Brett Favre’s Texts Used As Evidence In Mississippi Welfare Fund Lawsuit
Texts between Brett Favre and a number of Mississippi government and nonprofit officials suggest that the quarterback received misappropriated funds to build a volleyball facility at the University of Southern Mississippi. The funds were originally reserved for those in the state seeking welfare.
Favre’s contact with Nancy New, founder of the Mississippi Community Education Center, and former Mississippi Gov. Phil Bryant (R) are part of a much larger lawsuit concerning tens of millions of dollars in misspent state money. According to Mississippi Today, the volleyball facility was built using nearly $5 million in Mississippi welfare funds. New and her son were convicted in April for their involvement in constructing the facility.
Between 2017 and 2019, New, Favre and Bryant were all in communication about building the facility. After meeting with the retired NFL star in 2019, Bryant suggested to New that money should go toward helping him and the University of Southern Mississippi, where Favre’s daughter played volleyball from 2017 to 2022.
Before and after the conversation between New and the governor, Favre and the nonprofit founder were shown to have a comfortable working relationship in which she regularly encouraged him that they had Bryant and the state government’s support. In 2017, Favre asked about the privacy of the funding.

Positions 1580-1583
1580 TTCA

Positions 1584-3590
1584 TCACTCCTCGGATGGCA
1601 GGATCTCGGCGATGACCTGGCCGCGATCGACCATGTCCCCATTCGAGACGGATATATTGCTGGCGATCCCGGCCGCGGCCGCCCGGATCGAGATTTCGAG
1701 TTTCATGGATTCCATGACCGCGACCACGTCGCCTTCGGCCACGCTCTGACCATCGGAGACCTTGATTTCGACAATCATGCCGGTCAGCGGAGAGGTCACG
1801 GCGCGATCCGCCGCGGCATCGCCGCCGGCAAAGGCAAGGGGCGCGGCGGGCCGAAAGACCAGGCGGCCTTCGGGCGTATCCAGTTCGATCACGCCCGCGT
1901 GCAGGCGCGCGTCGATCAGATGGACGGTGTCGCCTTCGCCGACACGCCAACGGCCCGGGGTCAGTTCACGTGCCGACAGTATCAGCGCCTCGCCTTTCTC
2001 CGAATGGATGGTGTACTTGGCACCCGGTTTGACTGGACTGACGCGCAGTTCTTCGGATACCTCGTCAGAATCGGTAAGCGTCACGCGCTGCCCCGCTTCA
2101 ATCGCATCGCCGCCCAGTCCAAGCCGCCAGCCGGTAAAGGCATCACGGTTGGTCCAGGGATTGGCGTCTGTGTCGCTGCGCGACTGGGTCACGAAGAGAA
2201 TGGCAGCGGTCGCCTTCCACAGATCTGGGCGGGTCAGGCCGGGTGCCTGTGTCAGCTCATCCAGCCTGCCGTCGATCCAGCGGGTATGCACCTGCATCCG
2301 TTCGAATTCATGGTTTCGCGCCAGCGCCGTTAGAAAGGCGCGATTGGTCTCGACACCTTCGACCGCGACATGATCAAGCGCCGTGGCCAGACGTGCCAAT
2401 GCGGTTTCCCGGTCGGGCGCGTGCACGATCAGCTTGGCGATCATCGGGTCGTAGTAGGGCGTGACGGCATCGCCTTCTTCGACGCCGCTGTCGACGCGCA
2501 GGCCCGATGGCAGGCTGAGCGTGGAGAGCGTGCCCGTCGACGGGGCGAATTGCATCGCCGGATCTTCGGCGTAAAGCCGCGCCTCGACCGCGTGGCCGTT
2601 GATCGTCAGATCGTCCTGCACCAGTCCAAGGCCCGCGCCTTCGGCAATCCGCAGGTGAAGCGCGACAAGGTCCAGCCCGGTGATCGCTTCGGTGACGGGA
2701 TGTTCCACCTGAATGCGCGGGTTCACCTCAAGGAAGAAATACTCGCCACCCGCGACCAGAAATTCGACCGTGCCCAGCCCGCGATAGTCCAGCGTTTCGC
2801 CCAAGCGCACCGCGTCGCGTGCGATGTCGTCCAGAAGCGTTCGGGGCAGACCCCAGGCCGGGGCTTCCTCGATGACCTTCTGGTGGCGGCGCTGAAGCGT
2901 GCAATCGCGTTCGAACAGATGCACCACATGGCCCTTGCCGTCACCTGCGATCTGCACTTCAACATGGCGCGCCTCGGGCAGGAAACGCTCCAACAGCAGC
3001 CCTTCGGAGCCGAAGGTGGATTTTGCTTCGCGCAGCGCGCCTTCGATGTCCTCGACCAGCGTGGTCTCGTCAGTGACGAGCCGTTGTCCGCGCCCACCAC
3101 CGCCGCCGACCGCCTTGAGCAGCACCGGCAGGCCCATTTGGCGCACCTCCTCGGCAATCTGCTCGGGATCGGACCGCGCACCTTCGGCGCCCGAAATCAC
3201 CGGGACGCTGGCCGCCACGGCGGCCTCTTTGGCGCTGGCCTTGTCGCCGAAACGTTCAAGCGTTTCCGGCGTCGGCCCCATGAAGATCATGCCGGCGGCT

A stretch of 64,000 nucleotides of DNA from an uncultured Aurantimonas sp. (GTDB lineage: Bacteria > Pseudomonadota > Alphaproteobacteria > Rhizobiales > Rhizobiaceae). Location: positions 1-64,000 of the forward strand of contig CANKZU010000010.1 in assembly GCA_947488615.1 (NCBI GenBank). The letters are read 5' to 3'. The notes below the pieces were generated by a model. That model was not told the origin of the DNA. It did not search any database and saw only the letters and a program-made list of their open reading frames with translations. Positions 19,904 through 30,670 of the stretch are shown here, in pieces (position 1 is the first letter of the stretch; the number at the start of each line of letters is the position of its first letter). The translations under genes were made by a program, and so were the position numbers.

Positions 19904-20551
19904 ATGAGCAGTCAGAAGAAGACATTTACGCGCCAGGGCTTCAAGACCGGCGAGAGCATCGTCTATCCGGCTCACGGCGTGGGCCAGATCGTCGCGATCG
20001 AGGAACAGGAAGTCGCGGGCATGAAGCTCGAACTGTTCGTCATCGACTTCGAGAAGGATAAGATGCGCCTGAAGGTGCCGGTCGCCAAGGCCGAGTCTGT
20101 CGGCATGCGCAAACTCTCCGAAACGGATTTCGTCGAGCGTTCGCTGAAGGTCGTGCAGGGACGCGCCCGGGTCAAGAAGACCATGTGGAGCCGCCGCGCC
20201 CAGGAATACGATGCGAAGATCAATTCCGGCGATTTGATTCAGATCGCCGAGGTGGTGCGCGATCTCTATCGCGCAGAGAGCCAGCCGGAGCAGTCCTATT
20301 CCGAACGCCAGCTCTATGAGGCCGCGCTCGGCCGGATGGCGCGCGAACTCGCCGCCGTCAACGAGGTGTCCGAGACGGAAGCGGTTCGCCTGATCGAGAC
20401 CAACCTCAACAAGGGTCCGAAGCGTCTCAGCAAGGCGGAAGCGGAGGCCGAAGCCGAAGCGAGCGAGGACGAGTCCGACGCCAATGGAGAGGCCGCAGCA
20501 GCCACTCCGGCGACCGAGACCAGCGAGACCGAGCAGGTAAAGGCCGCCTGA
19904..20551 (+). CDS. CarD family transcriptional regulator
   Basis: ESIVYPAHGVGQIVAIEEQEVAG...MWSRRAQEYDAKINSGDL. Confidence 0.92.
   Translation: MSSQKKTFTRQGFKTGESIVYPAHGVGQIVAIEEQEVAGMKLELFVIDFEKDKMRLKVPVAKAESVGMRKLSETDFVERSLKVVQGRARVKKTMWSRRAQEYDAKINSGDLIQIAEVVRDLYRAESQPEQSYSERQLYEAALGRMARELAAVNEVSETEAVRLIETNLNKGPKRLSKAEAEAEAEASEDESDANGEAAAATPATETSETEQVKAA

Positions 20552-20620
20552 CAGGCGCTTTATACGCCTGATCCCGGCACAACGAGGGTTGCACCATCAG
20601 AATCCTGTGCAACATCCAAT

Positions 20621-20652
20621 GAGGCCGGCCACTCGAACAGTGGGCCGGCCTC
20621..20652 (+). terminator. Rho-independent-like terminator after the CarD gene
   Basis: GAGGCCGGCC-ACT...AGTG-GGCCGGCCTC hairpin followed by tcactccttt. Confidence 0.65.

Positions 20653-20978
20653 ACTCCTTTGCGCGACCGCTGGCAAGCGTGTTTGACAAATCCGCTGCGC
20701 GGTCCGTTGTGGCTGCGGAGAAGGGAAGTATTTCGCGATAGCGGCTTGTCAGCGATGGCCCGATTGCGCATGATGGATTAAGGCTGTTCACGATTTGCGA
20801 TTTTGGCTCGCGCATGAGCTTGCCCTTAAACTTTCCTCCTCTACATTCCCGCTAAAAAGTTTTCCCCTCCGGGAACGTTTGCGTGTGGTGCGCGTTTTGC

“If you were to pay me is there anyway the media can find out where it came from and how much?” Favre asked.
At this time, neither Favre nor Bryant have been accused of any wrongdoing in the ongoing lawsuit. Both have denied direct involvement in misappropriating funds with New’s organization and are cooperating on a limited basis with attorneys. CNN reported Thursday morning that Bryant’s lawyer William Quin said in a statement that the former governor was willing to provide documents if New’s lawyers kept them privileged.
“Cases should be tried in courts of law where rules of evidence govern and privileges are respected. They should not be tried in the press, where innuendo and speculation sometimes get confused with actual facts,” Quin stated.
Favre’s attorney Bud Holmes similarly affirmed his client’s innocence, claiming that Favre did not know where the money was coming from to build the facility. Holmes cited Favre’s agreement last year to repay $600,000 worth of misappropriated funds. The state says that he still owes $228,000 in interest.
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